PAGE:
USA Document: 2020 DEA National Drug Threat Assessment Report

We start you off with the


It is my privilege to present the 2020 National Drug Threat Assessment (NDTA), a comprehensive strategic assessment produced by the Drug Enforcement Administration’s (DEA) Intelligence Program to inform U.S. policymakers and the American public about the threat posed by drug trafficking and associated transnational organized crime in the United States. Drug trafficking imperils the safety and security of all Americans.

The criminals who engage in drug trafficking fuel the epidemic of drug abuse and addiction in our country — and profit from it — while feeding the violence that plagues many of our communities. Although we have made progress in driving down the abuse of controlled prescription opioids, the United States continues to face challenges from both new and persistent threats. Availability and use of cheap and highly potent fentanyl has increased, and methamphetamine has flooded into the United States across the southern border.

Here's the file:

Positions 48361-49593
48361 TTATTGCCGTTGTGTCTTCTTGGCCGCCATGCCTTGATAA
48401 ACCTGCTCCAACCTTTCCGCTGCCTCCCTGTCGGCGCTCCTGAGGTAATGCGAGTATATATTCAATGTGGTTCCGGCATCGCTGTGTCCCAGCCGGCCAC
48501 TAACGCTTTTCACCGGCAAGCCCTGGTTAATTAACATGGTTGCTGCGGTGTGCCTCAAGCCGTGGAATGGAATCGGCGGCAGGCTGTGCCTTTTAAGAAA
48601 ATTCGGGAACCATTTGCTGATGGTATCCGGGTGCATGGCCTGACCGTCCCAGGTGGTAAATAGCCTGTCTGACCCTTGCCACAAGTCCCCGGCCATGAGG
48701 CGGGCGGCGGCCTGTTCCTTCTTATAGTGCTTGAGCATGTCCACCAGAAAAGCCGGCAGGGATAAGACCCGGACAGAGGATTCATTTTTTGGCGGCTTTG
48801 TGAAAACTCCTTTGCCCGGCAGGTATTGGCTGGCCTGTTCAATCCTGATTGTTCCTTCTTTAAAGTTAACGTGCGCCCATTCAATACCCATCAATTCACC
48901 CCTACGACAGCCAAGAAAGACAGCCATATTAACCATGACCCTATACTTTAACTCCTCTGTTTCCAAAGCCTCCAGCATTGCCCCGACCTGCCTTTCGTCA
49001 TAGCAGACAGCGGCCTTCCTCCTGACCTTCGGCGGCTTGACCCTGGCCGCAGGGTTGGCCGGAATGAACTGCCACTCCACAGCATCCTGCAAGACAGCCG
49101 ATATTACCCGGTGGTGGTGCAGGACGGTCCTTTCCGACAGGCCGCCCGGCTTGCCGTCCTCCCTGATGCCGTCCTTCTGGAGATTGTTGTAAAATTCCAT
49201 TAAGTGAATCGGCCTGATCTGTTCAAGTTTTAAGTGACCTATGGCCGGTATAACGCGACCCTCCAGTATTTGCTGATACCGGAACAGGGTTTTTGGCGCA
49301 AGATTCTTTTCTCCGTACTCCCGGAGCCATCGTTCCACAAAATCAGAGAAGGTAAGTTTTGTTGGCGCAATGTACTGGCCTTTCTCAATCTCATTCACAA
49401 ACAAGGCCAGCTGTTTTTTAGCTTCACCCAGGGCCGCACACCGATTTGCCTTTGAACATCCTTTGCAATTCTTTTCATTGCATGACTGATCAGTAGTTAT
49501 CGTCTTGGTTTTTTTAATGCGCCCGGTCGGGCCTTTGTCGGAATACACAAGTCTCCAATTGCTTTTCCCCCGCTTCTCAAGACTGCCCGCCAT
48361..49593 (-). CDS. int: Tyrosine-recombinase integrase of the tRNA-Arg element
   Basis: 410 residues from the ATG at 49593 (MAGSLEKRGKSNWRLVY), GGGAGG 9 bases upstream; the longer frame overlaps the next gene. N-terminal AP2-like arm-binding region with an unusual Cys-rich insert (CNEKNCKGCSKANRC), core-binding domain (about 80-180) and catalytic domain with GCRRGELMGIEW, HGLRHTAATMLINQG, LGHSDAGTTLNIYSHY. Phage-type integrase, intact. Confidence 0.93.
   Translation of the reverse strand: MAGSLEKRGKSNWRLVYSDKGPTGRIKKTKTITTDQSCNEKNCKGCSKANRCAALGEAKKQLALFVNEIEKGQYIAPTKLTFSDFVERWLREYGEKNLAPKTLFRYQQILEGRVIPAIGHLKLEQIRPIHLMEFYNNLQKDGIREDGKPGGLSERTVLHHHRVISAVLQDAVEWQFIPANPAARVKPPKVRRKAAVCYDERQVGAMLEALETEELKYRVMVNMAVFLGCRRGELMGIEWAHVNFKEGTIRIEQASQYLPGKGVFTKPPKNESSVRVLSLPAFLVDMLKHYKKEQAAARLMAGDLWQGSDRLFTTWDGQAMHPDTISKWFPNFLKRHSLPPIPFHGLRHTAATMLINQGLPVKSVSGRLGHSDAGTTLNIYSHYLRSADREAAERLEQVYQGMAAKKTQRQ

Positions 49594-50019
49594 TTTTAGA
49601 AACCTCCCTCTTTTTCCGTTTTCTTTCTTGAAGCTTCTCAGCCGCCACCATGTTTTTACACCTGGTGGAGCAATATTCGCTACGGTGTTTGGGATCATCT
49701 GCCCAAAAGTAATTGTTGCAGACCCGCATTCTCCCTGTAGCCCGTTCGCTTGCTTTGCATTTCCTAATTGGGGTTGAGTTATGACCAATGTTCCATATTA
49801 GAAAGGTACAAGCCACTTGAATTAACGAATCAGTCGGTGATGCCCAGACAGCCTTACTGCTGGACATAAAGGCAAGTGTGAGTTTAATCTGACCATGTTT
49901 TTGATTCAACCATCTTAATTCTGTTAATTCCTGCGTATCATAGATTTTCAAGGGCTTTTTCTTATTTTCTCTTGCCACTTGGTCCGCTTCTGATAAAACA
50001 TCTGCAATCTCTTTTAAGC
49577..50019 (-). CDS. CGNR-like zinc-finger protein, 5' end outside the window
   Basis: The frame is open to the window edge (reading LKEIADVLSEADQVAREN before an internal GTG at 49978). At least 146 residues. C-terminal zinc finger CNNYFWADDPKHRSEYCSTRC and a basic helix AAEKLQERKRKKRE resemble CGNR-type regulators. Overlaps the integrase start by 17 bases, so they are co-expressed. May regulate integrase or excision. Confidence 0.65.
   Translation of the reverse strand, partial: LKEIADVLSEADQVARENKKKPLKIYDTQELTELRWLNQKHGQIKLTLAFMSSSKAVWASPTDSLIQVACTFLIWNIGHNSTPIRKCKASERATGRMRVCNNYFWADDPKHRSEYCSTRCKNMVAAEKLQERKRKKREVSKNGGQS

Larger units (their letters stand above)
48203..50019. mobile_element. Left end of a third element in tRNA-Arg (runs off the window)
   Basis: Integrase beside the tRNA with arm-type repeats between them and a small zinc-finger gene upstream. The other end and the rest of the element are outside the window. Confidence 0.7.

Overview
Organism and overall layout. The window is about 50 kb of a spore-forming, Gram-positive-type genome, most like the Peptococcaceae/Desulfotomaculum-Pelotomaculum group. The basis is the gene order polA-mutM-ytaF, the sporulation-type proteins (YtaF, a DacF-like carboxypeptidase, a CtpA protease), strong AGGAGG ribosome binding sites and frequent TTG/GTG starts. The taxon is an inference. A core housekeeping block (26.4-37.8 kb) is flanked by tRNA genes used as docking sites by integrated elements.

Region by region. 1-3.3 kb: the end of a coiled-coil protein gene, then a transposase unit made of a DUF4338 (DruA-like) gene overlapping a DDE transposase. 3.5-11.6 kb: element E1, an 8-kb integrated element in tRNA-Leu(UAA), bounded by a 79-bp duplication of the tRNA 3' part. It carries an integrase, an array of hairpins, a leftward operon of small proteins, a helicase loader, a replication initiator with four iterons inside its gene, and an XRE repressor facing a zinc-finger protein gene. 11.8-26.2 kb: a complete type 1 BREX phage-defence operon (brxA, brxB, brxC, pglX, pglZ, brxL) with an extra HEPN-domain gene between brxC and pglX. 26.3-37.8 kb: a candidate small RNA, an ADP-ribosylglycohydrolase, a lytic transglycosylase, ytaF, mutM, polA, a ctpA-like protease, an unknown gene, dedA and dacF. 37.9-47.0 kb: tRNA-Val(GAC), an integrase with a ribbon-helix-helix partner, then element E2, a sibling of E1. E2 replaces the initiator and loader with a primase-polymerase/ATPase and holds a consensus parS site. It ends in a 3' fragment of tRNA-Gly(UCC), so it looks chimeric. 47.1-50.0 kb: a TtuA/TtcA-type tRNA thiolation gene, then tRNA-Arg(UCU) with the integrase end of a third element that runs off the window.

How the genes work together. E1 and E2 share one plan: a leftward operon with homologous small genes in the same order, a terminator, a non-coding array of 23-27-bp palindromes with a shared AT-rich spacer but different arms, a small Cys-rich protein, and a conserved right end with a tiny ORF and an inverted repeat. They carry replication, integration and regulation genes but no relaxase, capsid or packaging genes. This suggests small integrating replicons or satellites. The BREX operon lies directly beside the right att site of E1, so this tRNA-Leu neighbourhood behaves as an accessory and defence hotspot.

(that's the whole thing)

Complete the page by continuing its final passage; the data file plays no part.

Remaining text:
Mexican transnational criminal organizations continue to supply most of the cocaine, methamphetamine, heroin, and fentanyl smuggled into the country, while violent street gangs dominate the retail sale and distribution of these illicit drugs at the local level.

Every day, DEA works hand-in-hand with our international, federal, state, local, and tribal law enforcement partners to disrupt and dismantle the most significant drug trafficking organizations in the United States and around the world. Together, DEA and our partners are confronting these threats head on, and have redoubled our efforts to keep Americans safe through increased focus on countering opioid trafficking and enforcement initiatives such as Project Python and Operation Crystal Shield.

The results of these efforts are staggering, with more than 28,000 pounds of methamphetamine and millions of counterfeit pills containing fentanyl seized, over 2,600 targets arrested, and hundreds of firearms taken off the streets.

DEA is also committed to building partnerships with public health professionals to help turn the tide against the growing wave of overdoses that are occurring in our communities. Provisional data released by the Centers for Disease Control and Prevention in December 2020 indicated that overdose deaths continue to rise amid the global pandemic, causing unimaginable suffering and further complicating prevention, enforcement, and treatment efforts. Only by working together — law enforcement, public health officials, educators, and community advocates — can we develop and implement the innovative solutions required to overcome this public health crisis.


Respectfully, D. Christopher Evans Acting Administrator U.S. Drug Enforcement Administration